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Author Topic: How do geckos RELEASE their grip on a wall?  (Read 4326 times)

Offline John Chapman

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How do geckos RELEASE their grip on a wall?
« on: 25/07/2009 14:57:30 »
Itís fairly well known that the force holding a gecko to the wall is the Van der Waalís force. Each square millimetre of the geckos toe apparently includes around 14,000 minute hairs, each of which is subdivided into up to 1,000 smaller hairs, each of which ends in a microscopic Ďspatulaí to maximise the toeís surface area.

I donít really understand what the Van der Waals force is. At the risk of making myself appear stupid I have to ask: This isnít anything to do with the nuclear forces, is it? Presumably the distances of attraction with the geckoís setae are very much greater. Eh?

The other thing I donít understand is how the gecko releases itís grip. I have just read in an old Scientific American that if a 3oz gecko had every one of itís setae in contact with a surface you could hang about sixth of a ton from it before itís grip failed. For a 3 oz lizard thatís unfeasibly strong! And what happens if one dies in the night? Do you have to get out a crowbar to remove it from the wall? As far as I know you canít switch off the Van der Waalís force so how DOES the gecko let go.
 


 

Offline _Stefan_

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How do geckos RELEASE their grip on a wall?
« Reply #1 on: 25/07/2009 15:39:15 »
They curl their toes upwards, peeling away from the surface. Their toe joints bend in the opposite direction to our finger joints.

Quote
This allows them to overcome the van der Waals force by peeling their toes off surfaces from the tips inward. In essence, this peeling action alters the angle of incidence between millions of individual setae and the surface, reducing the van der Waals force.
http://en.wikipedia.org/wiki/Gecko#Gecko_toes:_setae_and_van_der_Waals_forces
 

Offline John Chapman

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How do geckos RELEASE their grip on a wall?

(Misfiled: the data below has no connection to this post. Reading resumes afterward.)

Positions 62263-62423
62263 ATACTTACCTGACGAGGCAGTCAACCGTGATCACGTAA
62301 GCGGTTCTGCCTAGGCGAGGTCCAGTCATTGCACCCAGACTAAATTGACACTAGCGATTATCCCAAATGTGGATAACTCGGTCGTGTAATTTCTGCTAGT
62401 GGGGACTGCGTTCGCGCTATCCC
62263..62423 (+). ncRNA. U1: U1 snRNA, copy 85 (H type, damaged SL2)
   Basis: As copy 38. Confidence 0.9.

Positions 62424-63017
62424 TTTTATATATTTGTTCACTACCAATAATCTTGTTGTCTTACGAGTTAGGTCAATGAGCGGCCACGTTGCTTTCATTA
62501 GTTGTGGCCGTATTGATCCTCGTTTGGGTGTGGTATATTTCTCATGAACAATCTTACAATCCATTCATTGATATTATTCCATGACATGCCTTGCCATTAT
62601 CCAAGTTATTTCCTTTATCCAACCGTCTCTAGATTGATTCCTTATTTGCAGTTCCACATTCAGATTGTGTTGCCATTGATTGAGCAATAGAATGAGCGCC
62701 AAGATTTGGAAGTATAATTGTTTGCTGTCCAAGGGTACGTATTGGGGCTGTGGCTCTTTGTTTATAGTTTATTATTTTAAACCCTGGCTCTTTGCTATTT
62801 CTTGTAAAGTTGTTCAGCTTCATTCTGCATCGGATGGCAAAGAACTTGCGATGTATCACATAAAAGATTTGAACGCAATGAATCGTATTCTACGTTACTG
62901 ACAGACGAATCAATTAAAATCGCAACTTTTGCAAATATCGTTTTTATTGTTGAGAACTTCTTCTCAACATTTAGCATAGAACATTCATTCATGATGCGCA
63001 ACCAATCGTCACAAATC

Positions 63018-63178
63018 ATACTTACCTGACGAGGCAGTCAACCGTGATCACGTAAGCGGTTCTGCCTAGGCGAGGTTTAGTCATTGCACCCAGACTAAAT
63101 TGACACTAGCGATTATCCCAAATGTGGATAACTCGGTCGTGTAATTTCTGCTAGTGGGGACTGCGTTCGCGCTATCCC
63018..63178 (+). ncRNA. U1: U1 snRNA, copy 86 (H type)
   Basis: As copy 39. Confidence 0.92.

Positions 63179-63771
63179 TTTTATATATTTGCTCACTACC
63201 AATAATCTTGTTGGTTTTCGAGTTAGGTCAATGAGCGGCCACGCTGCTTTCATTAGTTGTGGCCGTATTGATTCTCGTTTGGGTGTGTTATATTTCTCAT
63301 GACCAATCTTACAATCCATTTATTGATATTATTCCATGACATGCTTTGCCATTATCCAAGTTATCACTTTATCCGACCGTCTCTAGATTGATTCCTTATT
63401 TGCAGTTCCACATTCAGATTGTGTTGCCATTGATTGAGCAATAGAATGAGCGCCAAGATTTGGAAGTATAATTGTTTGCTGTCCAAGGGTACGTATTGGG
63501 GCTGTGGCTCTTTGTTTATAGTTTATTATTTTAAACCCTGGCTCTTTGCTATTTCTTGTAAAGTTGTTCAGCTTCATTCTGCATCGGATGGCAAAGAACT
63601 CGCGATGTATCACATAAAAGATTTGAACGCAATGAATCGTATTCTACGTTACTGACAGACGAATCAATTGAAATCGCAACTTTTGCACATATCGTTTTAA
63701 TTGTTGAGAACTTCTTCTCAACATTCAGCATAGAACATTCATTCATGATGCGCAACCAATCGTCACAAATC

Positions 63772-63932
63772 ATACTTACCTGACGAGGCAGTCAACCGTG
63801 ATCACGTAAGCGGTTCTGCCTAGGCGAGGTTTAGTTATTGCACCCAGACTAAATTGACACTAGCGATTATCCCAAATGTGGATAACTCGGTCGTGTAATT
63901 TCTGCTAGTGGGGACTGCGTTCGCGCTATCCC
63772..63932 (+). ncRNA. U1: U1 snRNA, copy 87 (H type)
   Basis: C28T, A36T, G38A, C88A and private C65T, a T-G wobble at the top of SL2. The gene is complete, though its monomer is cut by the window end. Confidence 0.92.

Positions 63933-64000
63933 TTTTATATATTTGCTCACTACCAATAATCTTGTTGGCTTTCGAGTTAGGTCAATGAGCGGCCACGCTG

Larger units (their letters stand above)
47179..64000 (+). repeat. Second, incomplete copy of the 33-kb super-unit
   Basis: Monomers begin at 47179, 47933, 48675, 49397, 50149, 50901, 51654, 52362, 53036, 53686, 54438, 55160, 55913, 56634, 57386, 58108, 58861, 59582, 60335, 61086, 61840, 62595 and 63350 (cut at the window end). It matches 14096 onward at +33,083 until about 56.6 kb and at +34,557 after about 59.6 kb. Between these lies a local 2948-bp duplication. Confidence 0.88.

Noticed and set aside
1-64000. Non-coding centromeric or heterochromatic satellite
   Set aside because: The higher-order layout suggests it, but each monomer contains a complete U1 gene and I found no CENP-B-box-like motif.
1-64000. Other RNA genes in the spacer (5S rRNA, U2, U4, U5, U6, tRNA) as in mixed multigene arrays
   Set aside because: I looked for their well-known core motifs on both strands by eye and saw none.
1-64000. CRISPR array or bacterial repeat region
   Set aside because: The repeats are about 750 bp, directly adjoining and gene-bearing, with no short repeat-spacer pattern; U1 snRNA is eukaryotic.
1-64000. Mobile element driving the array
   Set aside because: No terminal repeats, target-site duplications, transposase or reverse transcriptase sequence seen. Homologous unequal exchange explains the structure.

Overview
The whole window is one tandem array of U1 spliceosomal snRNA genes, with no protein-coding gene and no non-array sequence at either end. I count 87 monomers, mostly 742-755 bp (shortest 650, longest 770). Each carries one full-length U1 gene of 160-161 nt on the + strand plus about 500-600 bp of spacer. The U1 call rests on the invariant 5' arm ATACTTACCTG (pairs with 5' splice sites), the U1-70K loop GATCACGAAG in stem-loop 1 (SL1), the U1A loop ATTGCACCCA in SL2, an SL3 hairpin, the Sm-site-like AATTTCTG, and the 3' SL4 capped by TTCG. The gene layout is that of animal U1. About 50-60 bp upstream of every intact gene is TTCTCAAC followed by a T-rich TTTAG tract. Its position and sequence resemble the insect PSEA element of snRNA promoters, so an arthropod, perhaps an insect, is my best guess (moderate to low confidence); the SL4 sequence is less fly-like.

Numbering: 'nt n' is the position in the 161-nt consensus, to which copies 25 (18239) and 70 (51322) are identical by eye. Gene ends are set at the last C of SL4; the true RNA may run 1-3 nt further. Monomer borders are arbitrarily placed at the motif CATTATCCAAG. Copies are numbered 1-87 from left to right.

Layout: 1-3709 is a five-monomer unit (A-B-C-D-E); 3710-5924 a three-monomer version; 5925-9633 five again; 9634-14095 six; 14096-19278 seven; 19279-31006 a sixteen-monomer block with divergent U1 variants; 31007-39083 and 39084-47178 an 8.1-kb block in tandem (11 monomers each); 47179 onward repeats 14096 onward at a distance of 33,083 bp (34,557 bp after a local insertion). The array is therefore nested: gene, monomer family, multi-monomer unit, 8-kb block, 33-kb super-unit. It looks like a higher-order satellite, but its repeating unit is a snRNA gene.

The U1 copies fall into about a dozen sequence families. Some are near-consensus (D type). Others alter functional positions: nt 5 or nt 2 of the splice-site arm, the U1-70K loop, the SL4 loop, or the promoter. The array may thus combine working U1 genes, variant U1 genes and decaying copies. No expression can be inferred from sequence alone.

« Reply #2 on: 25/07/2009 22:08:32 »
Hi Stefan

Yes, I also read that, but after I posted the question. However, the one sixth of a ton (over the four feet) required to release the gecko seems too much to achieve by curling the toes upwards. Have you seen the speed these things move?

Do you have geckos in Australia? Do you know if you can stick one to the wall when it is dead? It would beat fridge magnets!  [8D]
 
« Last Edit: 29/07/2009 07:18:49 by John Chapman »
 

Offline _Stefan_

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How do geckos RELEASE their grip on a wall?
« Reply #3 on: 26/07/2009 05:01:51 »
You could liken the effect to peeling the tab on the lip of a suction cup that's attached to a surface. This curls the lip open just enough to let air rush in and undo the vacuum. In contrast, pulling on the whole cup has little effect.

If you re-read the wiki quote, you will see that the angle at which the setae meet the surface is important. They also start curling from the tips inwards, just like a suction cup.

Robotic geckos with synthetic setae have been made that take advantage of the toe-curling in order to detach their feet.
 

Offline AllenG

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How do geckos RELEASE their grip on a wall?
« Reply #4 on: 26/07/2009 07:32:14 »
Here is a BBC clip about gecko toe curling.
Sir Richard is the narrator.

« Last Edit: 26/07/2009 07:34:37 by AllenG »
 

Offline John Chapman

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How do geckos RELEASE their grip on a wall?
« Reply #5 on: 26/07/2009 08:40:10 »
Thanks stefan and AllenG

That Attenborough clip was fascinating and incredibly relevent. He must have heard me asking the question. It shows in slow motion exactly what you described, stefan.

It also hints at my 'dead gecko' question. He uses skin dissected from a gecko's toes to lift a coin.

Does anybody out there know what happens if a gecko dies while sleeping on a wall? How easy is it to remove without being able to exploit it's toe-curling technique?
 
 

Offline _Stefan_

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Offline John Chapman

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How do geckos RELEASE their grip on a wall?
« Reply #7 on: 26/07/2009 10:27:35 »
That's amazing. How do you all find these links?

This is the picture you linked to:


 
The text says:

How Sticky are a Gecko's Feet?

Turns out sticky enough to continue holding this long dead Gecko on the wall. He has been dead long enough for orange mold or fungus to grow near his tail base and for his eyes to dry out.  He is being held up by his front legs.


I think that's the whole question wrapped up. Job well done! Thanks Stephan.
 
 

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How do geckos RELEASE their grip on a wall?
« Reply #7 on: 26/07/2009 10:27:35 »

 

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